Growing Pains

At last, summer brings us the long-awaited abundance of fresh fruits and veggies. Who can resist a warm, succulent tomato right off the vine that rewards our hunger with a warm, juicy taste of a lost memory. How about biting into a perfect peach that tops the list of eating wholesome, delicious fruit. Not to be outdone, carrots and corn vie for attention and supplement our grilled burgers with tasty side dishes. We’re so fortunate to have devoted farmers that keep us healthy with the fruits of their labor.  

When I was growing up, we didn’t think of growing  our own veggies and fruit because it was sold in neighborhoods by hucksters in small trucks or horse-drawn wagons. But then we heard about the need for family “Victory Gardens,” the patriotic answer to the terrible war that was affecting our country. We kids, 8, 7 and 4, were just beginning to realize the sacrifices we should make as our part of the war effort, since most of the yearly farm produce would go overseas to the fighting troops. Until then, we kids had minimal summer chores, then weeks of fantasies in the great outdoors, lazy days of challenging our creativity, playing board games, riding our trikes or baking with mom.  But then, things changed!

Our small city yard had areas of concrete and a tree for climbing, but our dad dug up a small corner next to the garage for our part of the war effort. This was the beginning of our very own garden, and to us kids, the end of our summertime fun. The first year we planted about ten tomato plants, two rows of beans and a patch of carrots and potatoes. We kids hoped we were done with the work until we were told this was our job for the summer. We were taught what weeds looked like and how to cultivate tomato plants. The watering was another story. Since our hose didn’t reach that far, we had to put two full pails and a sprinkling can in our wagon and pull it to the back of our yard. This was work until we found out that if we were clumsy we could splash each other and cool off. By the time we accepted this reality and saw our efforts result in healthy plants, we again thought our work might be over and we could now be free to enjoy what was left of summer vacation. Not so. We were shown how to pick the beans, being careful not to disrupt any blossoms that would produce more of this dreaded vegetable. Tomatoes were easy to harvest and luckily our dad took care of digging up the carrots and potatoes.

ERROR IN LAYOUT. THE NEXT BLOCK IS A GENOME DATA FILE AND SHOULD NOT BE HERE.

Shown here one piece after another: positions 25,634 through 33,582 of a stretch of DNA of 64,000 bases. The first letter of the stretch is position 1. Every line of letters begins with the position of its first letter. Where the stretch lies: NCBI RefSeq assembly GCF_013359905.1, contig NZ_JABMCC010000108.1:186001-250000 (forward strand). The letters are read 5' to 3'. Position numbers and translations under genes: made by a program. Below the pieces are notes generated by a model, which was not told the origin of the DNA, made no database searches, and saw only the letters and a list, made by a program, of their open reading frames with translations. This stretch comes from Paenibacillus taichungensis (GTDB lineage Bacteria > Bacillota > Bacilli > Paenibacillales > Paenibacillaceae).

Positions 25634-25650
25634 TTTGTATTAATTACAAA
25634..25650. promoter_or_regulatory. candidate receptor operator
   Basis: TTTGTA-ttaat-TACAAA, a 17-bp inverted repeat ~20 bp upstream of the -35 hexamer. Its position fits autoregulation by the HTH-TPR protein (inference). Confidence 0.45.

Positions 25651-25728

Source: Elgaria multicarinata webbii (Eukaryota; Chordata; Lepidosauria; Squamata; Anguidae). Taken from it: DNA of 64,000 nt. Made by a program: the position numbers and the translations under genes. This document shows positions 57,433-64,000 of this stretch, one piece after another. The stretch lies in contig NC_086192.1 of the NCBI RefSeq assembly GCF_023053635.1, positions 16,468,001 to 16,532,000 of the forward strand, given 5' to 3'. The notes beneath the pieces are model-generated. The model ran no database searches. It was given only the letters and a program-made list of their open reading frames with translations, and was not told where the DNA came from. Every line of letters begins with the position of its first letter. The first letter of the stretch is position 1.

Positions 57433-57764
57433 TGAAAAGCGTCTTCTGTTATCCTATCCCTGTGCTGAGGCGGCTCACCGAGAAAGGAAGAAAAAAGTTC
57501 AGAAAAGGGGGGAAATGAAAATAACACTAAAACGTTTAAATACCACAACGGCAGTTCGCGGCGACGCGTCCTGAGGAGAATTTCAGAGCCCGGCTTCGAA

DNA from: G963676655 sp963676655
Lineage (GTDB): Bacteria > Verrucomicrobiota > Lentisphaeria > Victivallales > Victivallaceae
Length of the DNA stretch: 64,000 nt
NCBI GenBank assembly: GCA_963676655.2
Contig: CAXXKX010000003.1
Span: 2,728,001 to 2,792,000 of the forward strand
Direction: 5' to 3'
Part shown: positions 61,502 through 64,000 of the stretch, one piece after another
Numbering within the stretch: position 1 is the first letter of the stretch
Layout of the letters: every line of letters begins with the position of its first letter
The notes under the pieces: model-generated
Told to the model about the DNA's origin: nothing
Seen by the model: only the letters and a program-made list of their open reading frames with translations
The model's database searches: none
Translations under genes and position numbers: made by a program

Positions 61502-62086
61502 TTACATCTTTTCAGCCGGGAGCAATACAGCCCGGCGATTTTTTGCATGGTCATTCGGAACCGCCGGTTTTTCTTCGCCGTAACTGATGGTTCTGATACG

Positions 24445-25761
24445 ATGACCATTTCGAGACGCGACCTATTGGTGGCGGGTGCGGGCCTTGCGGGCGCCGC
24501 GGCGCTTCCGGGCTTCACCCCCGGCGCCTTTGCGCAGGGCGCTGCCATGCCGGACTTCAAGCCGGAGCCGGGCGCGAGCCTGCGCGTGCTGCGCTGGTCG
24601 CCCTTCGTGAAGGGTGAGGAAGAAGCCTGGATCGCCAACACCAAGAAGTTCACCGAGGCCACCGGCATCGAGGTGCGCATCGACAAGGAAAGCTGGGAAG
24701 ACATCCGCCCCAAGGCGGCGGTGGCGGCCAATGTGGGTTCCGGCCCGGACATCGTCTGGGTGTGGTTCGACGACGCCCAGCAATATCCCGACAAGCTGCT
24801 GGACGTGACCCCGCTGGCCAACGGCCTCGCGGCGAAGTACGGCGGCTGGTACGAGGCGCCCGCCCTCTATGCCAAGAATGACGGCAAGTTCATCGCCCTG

Eventually, we kids became accustomed to caring for our victory garden and thought we were finally nearing the end of our duty. Oh, no. Mom had a wonderful surprise for us.  Now was canning season  and we would be helping her cut beans, scrub carrots and peel tomatoes. She had supplemented our harvest by ordering more of the same from a farmer! This can’t be happening! Where’s our fun? We kids had to slow down and accept the inevitable situation that would become our daily routine.  

We had our garden during every year the war continued and it grew in size and quality.  As time went on, we became more understanding and accepting of our responsibilities.  We adjusted our attitudes, yet our overall happiness was not sincere as we knew it. But in spite of all our prayers for the ending of the war, there was a benefit we kids wholeheartedly agreed on. It was the precious wintertime wealth of delicious canned veggies that added to our table’s camouflaged portion of meat. It was our reward for the constant hard work that helped sustain us and the reason for it all. That’s why it was then, and only then that we’d unanimously admit that yes, it’s true! There really was a victory in having a garden.   

Lizabeth Braskie

I'm a retired Sun Newspaper typist. I've been writing freelance articles for the past twenty five years. Some of them are personal experiences having to do with my family of eight children and a total of twenty grandchildren. They keep me busy with a variety of subject matter.

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Volume 9, Issue 7, Posted 5:15 PM, 07.02.2017